Unlike most Indigenous Peoples of the Americas, many Native American tribes located in the Southwest have retained their ancestral homelands and their sovereign governance through the ages. This has enabled their traditional ways and art forms to not only survive, but also to continue evolving. To understand how this came to pass, our writers peek into the region’s long and colorful history.
BY ROSEMARY DIAZ and DANIEL GIBSON
Meet Jack Mauch, the newest member of our growing family of “Craftsmanship’s Young Turks.” At age 32, Mauch is already creating breathtaking examples of craftsmanship in everything from furniture-making to ceramics and metalwork.
Throughout history vintners used clay vessels to age their wine, until the French discovered the marvels of the oak barrel. Now—for fun, for distinctly different flavors, and to save some fine old trees—a few wineries are giving clay a second chance, Roman style.
Rather than looking to big corporate employers for economic stability, could more rural communities welcome a less obvious, slower growing, yet more sustainable economic partner? In the far western tail of North Carolina, the road leading to the John C. Campbell Folk School narrows from a six-lane highway to four lanes, then barely two. It…
As the economy’s reliance on innovation grows, the offering of toys for girls remains–well, somewhat less than innovative. Fortunately, a few smart women are starting to solve this problem by reviving the time-honored principles of tinkering, this time for girls.
“There’s no retirement for an artist; it’s your way of living, so there’s no end to it.” ― Henry Moore Following a long, influential career as an arts administrator, Kimberly Camp, 64, seems to be working harder than ever. And enjoying every minute. A profusion of dolls, sculpture, jewelry, clocks, antiques, paintings, and artifacts from…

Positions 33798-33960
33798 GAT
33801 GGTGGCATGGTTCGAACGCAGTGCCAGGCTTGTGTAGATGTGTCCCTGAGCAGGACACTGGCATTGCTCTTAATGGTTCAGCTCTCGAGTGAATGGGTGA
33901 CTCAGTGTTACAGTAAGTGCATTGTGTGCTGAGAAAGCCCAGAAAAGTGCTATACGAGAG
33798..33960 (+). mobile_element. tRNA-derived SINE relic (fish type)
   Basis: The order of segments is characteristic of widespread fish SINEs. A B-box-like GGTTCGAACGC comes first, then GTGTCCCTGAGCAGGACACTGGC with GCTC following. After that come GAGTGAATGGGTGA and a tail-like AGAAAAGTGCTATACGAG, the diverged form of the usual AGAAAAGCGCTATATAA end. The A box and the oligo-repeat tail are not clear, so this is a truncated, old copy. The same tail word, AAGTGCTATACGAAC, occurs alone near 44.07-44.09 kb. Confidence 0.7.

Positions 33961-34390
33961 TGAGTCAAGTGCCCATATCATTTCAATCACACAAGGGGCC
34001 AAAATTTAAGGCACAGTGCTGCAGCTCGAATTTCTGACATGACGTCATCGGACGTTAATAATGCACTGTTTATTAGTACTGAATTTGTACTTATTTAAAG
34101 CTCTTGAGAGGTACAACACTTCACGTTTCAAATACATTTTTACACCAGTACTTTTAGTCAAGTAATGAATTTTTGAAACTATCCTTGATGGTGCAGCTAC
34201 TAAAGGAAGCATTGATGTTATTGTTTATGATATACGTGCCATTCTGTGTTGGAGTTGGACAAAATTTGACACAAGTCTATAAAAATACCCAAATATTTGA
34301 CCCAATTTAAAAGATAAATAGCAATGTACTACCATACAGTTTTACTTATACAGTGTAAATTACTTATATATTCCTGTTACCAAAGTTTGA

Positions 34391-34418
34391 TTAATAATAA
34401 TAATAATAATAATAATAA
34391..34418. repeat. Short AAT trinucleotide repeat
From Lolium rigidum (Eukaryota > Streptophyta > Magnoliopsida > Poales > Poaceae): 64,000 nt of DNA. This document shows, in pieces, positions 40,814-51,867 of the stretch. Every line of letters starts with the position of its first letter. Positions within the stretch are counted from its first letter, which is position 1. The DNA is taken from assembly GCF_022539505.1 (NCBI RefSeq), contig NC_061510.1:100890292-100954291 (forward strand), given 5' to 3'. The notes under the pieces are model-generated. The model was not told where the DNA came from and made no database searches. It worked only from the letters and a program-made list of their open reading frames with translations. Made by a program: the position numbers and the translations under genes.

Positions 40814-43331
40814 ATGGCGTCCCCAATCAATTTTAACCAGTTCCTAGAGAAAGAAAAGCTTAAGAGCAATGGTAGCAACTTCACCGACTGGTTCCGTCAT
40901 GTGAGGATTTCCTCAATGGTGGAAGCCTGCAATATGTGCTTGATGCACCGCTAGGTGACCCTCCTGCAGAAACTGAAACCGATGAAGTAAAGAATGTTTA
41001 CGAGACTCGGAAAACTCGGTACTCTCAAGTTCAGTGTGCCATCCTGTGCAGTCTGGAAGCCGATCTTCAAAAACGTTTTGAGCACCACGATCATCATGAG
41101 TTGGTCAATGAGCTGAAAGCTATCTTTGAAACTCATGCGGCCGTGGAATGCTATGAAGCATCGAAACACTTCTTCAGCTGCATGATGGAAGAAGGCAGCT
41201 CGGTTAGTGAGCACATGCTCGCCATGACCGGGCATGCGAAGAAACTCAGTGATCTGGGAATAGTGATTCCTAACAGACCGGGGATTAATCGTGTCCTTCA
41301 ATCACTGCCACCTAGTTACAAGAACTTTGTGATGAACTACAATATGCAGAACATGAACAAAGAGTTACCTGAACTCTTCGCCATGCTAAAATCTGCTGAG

In a small brick building in East London, in a school developed by His Royal Highness The Prince of Wales, students from around the world are giving new life to a set of artistic principles that have been nearly lost. Their work is helping to revive a number of nearly obsolete skills in art, architecture, and manufacturing, with a new tilt toward sustainability.
By TODD OPPENHEIMER
A small, quiet army of historians, scientists, and restoration experts are putting the pieces of Portugal’s past together again, one gorgeous tile at a time. Their efforts are being helped by a new generation of artists, who are starting to re-invent an art form that has defined Portuguese culture since the 13th century.
Story and Photography by CASEY O’BRIEN
A Dutch archaeologist finds artisans and thought leaders who are redefining craft, skill and, ultimately, the real meaning of a knowledge economy. A MINI-DOCUMENTARY presented by The Craftsmanship Initiative in collaboration with The Centre for Global Heritage and Development.
By TODD OPPENHEIMER